Kenrick Ellis agrees to misdemeanor assault and battery plea

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Just as he was about to stand trial on felony malicious wounding charges, Jets defensive lineman Kenrick Ellis has reached an agreement to plead guilty to misdemeanor assault and battery instead.

As first reported by Manish Mehta of the New York Daily News, Ellis reached a plea agreement that will mean he does not risk deportation. Ellis was born in Jamaica and is not an American citizen, and he could have been been deported if he had been convicted of a felony. The Jets drafted him last year knowing he was facing these charges but said they were confident that it would eventually be resolved in a way that wouldn’t see him deported or spending significant time in prison.

The victim’s attorney told the Star-Ledger that Ellis will likely have to spend 90 days in jail and may get credit for time he has already served. Ellis assaulted the victim in Virginia in April of 2010.

Even if Ellis had to serve a full 90 days, he’d be free before the season started. It’s unknown whether Ellis will face any league discipline. As a rookie last season Ellis played in five games, starting two.

9 responses to “Kenrick Ellis agrees to misdemeanor assault and battery plea

  1. Rolando McClain gets charged and convicted for misdemeanors, and gets 180 days. Ellis pleads out of a felony and is only looking at 90 days? Tebow must have been praying for him.

  2. Time for God-del and his henchman to get in a room for a week to dish out all the punishment for all the trouble these players are getting into.

  3. jet fan. but i would’ve liked a ‘truth comes out’ story line. saw him portrayed here (my only news source for this) as both a defender of the weak and a malicious pain giver. a trial is no guarantee. but i hope this didn’t become only about having good lawyers.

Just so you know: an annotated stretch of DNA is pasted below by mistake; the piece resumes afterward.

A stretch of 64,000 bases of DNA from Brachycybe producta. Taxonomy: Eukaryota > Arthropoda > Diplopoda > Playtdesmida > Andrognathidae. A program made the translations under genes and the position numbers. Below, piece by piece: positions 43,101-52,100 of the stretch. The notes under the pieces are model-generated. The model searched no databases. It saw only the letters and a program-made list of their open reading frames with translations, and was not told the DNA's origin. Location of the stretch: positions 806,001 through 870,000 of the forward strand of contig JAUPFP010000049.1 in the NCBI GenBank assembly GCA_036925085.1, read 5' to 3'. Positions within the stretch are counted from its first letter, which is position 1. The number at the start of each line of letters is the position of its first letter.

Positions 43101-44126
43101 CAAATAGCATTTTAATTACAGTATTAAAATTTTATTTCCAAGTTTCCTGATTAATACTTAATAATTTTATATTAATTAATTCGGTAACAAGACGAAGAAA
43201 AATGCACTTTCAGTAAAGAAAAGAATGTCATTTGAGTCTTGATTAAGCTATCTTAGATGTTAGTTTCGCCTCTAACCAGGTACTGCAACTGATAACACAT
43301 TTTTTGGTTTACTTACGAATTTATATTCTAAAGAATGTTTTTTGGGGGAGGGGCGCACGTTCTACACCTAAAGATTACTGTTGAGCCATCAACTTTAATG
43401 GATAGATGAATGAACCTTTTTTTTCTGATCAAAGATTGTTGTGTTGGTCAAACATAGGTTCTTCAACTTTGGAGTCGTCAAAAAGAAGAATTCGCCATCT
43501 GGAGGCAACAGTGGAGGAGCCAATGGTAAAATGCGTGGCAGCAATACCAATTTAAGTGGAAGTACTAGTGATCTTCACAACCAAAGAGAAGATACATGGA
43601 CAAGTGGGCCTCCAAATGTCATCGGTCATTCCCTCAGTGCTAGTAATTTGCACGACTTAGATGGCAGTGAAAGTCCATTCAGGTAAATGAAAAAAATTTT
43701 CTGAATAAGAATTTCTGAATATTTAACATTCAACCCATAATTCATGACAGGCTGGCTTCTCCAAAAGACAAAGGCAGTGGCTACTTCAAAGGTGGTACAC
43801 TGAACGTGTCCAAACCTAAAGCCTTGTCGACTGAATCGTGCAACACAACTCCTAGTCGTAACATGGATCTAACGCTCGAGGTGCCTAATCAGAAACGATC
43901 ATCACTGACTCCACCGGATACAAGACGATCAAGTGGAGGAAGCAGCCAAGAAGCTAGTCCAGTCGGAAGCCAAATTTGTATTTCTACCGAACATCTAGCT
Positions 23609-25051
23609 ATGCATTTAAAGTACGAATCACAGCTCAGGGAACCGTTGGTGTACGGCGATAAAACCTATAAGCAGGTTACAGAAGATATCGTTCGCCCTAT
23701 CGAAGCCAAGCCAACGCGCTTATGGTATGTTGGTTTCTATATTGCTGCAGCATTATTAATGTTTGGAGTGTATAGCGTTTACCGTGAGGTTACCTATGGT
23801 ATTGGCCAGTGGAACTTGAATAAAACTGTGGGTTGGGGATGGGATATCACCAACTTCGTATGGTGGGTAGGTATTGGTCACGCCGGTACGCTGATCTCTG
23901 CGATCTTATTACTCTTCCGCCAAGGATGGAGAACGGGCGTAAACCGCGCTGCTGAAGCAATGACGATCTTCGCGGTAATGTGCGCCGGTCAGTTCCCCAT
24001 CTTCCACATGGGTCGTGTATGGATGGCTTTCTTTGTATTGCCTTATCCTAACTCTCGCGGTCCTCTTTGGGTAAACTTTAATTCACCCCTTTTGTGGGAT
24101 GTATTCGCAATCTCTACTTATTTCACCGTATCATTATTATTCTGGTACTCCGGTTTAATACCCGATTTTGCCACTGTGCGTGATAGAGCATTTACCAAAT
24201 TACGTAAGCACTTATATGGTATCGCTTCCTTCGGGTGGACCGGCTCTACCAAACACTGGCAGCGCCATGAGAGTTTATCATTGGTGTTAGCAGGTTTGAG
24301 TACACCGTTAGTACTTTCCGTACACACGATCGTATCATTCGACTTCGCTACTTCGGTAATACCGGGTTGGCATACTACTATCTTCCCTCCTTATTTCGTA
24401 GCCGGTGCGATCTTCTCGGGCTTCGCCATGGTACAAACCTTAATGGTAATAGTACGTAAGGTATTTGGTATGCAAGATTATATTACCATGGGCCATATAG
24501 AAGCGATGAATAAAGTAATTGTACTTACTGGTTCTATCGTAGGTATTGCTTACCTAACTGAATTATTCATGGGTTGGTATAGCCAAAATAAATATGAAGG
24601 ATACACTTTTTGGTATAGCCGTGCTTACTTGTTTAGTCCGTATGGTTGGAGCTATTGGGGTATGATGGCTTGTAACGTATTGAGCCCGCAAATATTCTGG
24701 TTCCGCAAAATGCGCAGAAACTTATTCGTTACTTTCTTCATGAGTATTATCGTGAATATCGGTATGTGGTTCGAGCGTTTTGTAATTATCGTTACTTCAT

4. Most likely, he won’t get any punishment from the league, as this happened before he was even a member of the NFL. If they try to punish him, there’ll be the quickest and most easily won appeal you’ve ever seen.

  5. Some SOB comes at him with a baseball bat and Ellis tears him apart, so Ellis who was defending a young woman and himself now has to have a criminal record? Absurd. Isn’t Va the same state that prosecuted those innocent Lacrosse players also?

    Apologist, was McClain convicted in the same Va city? You do realize that different cities in the same state punish misdemeanors differently.

  6. extortion….this happened years ago…the ‘victim’ waited until Ellis was in the league so that he could use deportation as blackmail and eventually get his payday.

  7. I doubt that he was completely innocent as a couple of you have suggested. There is a high burden of Proof (Beyond a reasonable doubt) before a felony could have stuck. By pleading to a lesser charge, he has essentially admitted there was some genuine risk of getting convicted for the felony. I say give him a second chance, but not a third. Next time it’s deportation.

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